General Motors Co., aiming to increase customer loyalty, announced it will expand its free scheduled maintenance program to most 2014 Chevrolet, Buick and GMC vehicles in the U.S.
“It makes sense to do this to kick the ownership experience off on the” right foot, Chief Executive Officer Dan Akerson said today in a speech during the company’s annual shareholder’s meeting at its Detroit headquarters. “We know that customers who service their vehicles at our dealerships are much more likely to purchase another GM product.”
Akerson wants to improve consumer satisfaction at GM to increase profit. The company estimates it can generate $700 million in revenue for every additional percentage point of customer retention. It’s part of his strategy to increase GM’s North American operating margins to 10 percent by mid-decade from an average of 7.4 percent during the past three years.
The program for most 2014 model year Chevrolet, Buick and GMC vehicles covers routine oil changes, tire rotation and other basic maintenance, Jim Cain, a GM spokesman, said. GM already offers a four-year or 50,000 mile free maintenance program for Cadillac.
Shares of the Detroit-based company rose 1.2 percent to $34.44 at the close in New York. GM has gained 19 percent this year, compared with a 14 percent advance for the Standard & Poor’s 500 Index.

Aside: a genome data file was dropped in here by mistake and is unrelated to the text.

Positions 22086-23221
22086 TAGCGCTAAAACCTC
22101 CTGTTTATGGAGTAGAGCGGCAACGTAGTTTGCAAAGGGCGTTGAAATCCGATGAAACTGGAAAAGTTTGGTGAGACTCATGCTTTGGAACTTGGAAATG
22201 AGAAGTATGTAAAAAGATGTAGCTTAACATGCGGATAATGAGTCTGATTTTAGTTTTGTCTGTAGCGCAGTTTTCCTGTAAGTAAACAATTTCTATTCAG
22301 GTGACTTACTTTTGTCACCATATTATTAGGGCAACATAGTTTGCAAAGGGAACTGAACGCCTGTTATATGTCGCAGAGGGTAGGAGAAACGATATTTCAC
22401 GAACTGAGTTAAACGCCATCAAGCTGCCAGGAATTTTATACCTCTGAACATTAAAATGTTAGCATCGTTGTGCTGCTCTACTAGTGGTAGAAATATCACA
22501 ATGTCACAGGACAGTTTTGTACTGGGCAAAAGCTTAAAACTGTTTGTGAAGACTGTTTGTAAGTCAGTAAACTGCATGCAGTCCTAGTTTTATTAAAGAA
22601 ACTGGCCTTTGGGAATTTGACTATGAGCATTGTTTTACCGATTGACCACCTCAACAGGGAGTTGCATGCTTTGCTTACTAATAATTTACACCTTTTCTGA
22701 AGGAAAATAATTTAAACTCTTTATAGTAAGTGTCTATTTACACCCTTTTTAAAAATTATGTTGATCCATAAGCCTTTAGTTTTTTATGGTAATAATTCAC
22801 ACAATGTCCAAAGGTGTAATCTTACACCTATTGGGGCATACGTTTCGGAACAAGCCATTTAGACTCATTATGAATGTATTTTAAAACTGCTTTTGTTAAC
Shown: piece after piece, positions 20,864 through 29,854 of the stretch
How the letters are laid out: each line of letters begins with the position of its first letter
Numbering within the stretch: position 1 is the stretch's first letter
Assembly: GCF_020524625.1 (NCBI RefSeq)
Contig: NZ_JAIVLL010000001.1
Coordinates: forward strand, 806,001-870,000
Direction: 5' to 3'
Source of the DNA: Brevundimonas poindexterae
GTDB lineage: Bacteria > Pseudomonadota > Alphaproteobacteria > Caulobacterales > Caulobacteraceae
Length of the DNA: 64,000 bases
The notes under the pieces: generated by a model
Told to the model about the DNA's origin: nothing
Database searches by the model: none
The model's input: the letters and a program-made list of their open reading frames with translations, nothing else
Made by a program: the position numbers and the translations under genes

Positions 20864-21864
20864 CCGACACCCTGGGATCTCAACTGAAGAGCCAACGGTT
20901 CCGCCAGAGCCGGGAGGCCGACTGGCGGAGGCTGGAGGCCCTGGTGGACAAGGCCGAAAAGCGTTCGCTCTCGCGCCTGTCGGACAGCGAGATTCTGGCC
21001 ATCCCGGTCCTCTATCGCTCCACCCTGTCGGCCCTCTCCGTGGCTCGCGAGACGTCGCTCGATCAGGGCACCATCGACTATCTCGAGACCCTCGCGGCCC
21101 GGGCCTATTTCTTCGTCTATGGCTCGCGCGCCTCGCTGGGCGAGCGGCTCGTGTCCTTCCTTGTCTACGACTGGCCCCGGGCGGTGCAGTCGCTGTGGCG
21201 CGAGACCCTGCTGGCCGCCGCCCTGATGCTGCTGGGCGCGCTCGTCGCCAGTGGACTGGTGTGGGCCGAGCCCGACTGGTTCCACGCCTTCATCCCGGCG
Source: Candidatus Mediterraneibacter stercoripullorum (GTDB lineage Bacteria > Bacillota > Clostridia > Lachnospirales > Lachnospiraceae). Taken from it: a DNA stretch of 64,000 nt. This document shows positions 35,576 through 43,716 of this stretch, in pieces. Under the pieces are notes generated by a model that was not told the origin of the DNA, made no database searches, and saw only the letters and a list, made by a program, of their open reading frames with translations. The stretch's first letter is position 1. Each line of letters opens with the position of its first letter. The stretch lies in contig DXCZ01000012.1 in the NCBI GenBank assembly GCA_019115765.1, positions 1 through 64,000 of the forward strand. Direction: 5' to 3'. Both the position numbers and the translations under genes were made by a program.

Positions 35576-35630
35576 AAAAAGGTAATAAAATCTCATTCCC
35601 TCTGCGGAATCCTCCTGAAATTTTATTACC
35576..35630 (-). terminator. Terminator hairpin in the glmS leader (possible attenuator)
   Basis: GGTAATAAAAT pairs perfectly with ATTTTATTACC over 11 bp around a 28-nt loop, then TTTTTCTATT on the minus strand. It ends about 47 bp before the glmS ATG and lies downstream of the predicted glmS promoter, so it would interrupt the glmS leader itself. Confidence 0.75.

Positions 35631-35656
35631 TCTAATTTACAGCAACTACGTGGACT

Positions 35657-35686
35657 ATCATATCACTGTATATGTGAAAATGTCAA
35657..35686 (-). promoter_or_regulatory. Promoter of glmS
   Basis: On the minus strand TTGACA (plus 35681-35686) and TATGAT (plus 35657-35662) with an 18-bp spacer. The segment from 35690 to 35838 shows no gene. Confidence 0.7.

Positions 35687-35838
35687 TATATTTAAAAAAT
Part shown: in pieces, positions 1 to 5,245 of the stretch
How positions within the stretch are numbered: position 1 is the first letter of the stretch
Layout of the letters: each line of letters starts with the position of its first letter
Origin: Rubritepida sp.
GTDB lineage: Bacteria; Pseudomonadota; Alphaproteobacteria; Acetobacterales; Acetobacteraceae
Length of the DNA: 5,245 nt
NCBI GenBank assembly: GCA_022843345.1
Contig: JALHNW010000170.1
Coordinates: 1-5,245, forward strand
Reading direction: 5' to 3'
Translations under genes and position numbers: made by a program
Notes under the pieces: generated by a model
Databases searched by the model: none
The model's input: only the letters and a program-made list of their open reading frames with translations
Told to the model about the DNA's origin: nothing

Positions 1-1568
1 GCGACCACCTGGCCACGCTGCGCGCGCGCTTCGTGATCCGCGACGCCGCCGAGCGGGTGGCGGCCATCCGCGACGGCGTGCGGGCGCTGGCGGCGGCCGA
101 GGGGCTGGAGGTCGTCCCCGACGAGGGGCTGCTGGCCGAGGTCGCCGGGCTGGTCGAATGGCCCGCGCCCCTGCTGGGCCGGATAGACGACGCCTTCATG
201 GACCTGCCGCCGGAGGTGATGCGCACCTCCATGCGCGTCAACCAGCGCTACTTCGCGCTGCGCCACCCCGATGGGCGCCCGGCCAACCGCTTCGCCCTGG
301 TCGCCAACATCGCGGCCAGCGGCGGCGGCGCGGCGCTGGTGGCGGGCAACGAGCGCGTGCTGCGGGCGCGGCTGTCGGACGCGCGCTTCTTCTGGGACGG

Akerson, 64, who became CEO in 2010 on the eve of the company’s initial public offering, has also set goals of stemming losses in Europe and increasing China sales to 5 million from 2.84 million last year.
The automaker signaled in April that Akerson may retire within three years by readjusting the mix of his compensation so that he could benefit from long-term compensation before leaving. He has said he doesn’t know when he’ll retire.
S&P Dow Jones Indices LLC said June 3 that GM is replacing H.J. Heinz Co. in the S&P 500. GM, which had been in the S&P 500 since the index was established in 1957 until its 2009 bankruptcy, will be added to the gauge today.
GM’s return to the S&P 500 is a milestone for the company since emerging from a 2009 reorganization and $49.5 billion U.S. government bailout that became a centerpiece of President Barack Obama’s first term. Optimism about GM is growing as the U.S. Treasury sells down its stake and the stock on May 17 topped the $33 a share initial public offering price for the first time in two years.